The Color Curtain and the Promise of Bandung

A series of roundtables reappraising Asian-African political imagination

Thursday, 28 October, 9h (CEST)

with Shabbir Hussain Mustafa, Suman Gopinath & Grant Watson

hosted by Vera Mey

Shabbir Hussain Mustafa

“We are not merely the objects of history chained to a law of challenge and response.” Sirimavo Bandaranaike and the Staging of the 5th NAM Summit

Shabbir Hussain Mustafa explores the esthetics and emotions that accompanied the 5th Summit of the Non-Aligned Movement (NAM) in Colombo, Sri Lanka. Narrated through the figure of the then Sri Lankan premier Sirimavo Bandaranaike who declared the Summit as a display of “an absolute modernity,” Mustafa attempts to locate Colombo and Bandaranaike vis-à-vis the ‘big players’ of the NAM, i.e., India, Yugoslavia, Egypt, and Indonesia, who lent a particular form of masculinity to the project. He proposes Bandaranaike offered a different approach to world-making and the call of history. Along the way, he entangles stories about art, tropical modernism, and the geopolitical role of India and China as figures in Sri Lanka’s esthetic contemplation.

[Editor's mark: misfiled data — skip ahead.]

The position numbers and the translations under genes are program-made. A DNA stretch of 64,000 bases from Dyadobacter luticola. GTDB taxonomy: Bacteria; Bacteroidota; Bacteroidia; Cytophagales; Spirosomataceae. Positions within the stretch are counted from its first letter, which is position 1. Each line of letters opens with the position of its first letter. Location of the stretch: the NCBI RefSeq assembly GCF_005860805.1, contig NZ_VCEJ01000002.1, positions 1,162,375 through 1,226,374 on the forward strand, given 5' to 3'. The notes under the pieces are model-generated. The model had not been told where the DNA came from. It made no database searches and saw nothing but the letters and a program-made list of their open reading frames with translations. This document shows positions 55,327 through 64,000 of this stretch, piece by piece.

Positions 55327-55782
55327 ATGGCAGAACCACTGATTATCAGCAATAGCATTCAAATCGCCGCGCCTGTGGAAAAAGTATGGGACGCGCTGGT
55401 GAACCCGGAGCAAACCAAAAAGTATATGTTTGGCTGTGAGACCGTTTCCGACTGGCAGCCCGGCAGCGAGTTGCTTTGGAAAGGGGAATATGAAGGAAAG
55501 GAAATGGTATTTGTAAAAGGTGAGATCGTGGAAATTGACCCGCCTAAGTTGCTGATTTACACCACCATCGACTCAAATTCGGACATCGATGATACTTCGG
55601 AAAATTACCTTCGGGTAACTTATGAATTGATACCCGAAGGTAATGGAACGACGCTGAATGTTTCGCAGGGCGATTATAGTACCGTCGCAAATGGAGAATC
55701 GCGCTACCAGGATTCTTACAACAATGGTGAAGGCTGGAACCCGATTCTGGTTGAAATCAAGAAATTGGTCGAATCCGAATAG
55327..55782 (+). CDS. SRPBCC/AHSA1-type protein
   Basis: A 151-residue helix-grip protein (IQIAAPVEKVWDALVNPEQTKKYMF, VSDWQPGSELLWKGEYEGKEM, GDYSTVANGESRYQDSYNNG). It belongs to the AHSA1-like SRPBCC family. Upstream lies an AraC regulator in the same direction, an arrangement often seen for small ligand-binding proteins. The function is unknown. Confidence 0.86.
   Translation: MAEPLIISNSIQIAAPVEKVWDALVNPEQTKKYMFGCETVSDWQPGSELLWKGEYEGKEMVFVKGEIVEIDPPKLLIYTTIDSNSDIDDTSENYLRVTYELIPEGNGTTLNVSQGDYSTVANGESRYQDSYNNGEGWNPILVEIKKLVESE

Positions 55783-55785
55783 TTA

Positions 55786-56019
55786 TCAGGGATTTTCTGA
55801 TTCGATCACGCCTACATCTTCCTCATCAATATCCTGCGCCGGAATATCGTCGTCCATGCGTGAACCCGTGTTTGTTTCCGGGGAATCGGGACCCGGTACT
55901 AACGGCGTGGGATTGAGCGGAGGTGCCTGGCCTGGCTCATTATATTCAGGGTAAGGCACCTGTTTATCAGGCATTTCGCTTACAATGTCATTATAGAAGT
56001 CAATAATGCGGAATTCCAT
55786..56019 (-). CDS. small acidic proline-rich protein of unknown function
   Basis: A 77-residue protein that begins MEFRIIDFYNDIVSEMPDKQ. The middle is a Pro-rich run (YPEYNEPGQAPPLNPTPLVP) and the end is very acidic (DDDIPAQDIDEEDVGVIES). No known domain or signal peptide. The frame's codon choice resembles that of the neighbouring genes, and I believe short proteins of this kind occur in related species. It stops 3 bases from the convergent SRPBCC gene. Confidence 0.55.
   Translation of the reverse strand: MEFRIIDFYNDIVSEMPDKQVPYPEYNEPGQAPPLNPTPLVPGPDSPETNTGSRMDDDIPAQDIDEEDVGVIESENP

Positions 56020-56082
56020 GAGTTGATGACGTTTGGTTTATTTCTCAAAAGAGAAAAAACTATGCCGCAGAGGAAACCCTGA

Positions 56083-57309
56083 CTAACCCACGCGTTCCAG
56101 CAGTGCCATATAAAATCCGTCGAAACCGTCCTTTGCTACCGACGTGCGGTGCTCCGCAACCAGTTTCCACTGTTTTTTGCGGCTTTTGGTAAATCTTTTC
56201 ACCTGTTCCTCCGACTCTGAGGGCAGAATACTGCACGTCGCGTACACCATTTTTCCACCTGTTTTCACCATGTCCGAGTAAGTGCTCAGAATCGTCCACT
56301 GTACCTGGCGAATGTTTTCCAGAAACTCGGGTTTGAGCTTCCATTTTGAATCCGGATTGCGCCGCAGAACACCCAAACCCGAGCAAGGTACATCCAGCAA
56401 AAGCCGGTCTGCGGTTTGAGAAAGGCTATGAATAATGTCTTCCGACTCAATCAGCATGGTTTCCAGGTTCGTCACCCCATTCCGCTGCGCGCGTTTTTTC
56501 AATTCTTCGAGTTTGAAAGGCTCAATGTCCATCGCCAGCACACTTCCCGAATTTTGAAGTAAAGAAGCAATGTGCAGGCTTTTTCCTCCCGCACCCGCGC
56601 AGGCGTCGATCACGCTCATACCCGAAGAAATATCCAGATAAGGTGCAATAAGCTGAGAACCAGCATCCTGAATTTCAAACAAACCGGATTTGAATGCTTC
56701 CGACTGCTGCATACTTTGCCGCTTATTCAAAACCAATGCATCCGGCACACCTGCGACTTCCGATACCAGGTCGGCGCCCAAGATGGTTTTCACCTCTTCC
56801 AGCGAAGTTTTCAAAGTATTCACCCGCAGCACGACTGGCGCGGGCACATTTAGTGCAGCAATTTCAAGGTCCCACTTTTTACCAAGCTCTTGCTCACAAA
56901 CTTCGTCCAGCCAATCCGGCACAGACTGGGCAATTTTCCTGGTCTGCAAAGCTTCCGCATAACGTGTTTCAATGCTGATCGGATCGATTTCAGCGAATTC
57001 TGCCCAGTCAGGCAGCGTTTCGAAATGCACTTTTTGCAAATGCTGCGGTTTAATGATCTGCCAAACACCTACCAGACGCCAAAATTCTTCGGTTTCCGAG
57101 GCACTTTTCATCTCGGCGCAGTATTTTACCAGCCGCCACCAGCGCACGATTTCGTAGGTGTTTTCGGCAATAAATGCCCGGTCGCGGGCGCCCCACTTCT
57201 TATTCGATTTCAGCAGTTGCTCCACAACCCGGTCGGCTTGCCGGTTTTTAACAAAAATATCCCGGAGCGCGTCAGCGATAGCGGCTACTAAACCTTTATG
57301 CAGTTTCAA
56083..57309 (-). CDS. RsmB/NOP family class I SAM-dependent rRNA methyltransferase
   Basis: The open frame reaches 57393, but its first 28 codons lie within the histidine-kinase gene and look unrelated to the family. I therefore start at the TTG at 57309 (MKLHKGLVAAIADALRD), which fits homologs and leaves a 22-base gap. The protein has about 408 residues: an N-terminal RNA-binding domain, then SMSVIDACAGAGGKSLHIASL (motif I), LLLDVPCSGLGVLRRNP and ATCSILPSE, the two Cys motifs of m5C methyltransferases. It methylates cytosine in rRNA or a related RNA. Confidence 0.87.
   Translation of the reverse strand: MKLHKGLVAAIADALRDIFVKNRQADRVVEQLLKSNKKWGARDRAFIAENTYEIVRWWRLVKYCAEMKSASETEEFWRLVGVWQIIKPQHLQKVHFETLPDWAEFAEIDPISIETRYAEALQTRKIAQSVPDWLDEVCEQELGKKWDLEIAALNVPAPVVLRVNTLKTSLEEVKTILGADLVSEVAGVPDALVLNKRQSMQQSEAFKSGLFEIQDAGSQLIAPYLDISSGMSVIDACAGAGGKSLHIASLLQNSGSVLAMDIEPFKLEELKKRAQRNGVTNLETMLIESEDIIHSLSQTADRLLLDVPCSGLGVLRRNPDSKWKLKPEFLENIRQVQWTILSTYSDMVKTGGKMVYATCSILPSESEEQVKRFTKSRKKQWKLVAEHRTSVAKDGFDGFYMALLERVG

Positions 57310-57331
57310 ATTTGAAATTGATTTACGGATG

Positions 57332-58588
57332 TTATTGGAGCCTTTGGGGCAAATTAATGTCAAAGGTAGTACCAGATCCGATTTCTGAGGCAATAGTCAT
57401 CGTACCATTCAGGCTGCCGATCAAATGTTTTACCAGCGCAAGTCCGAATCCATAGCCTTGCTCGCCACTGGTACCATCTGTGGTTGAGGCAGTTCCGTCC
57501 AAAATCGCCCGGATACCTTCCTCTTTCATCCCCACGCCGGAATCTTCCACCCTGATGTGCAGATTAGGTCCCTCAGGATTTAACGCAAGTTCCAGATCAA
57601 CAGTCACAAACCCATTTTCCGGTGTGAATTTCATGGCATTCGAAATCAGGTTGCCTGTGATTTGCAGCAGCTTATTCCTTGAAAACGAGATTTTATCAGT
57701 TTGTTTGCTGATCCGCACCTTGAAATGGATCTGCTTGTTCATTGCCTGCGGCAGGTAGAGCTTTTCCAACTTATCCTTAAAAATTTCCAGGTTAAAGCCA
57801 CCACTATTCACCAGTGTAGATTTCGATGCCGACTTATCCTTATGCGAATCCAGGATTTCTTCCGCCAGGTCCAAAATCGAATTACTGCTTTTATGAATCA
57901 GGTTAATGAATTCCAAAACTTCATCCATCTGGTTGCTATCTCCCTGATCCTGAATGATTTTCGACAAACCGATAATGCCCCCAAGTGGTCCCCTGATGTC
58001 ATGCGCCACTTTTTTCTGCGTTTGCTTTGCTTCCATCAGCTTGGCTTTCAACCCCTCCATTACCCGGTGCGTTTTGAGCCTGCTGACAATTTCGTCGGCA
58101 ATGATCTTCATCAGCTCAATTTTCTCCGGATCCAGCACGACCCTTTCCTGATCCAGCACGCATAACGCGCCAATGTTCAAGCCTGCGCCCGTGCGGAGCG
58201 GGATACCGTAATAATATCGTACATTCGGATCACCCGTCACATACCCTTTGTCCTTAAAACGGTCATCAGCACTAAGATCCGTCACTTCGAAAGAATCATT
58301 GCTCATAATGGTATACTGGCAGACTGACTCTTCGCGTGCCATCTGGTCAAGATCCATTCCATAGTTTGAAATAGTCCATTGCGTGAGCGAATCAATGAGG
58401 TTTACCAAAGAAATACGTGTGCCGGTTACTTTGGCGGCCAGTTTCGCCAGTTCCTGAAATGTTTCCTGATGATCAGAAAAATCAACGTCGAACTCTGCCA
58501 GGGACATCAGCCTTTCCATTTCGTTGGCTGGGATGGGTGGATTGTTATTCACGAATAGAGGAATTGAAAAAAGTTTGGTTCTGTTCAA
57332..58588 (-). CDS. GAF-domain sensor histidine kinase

Suman Gopinath Grant Watson

The Poet in Bandung

In 1927, Indian poet and educationalist Rabindranath Tagore visited Indonesia to explore ancient civilizational links and encourage exchange. Tagore’s visit was choreographed by the colonial authorities, concerned that it might incite nationalist rebels. However, a brief opening in their absence led to an encounter with Sukarno in Bandung. Focusing on these episodes but not attempting to force a link with later historical events, this research investigates the transcultural as well as political dialogues that occurred between India and Indonesia several decades before the Bandung Conference (1955).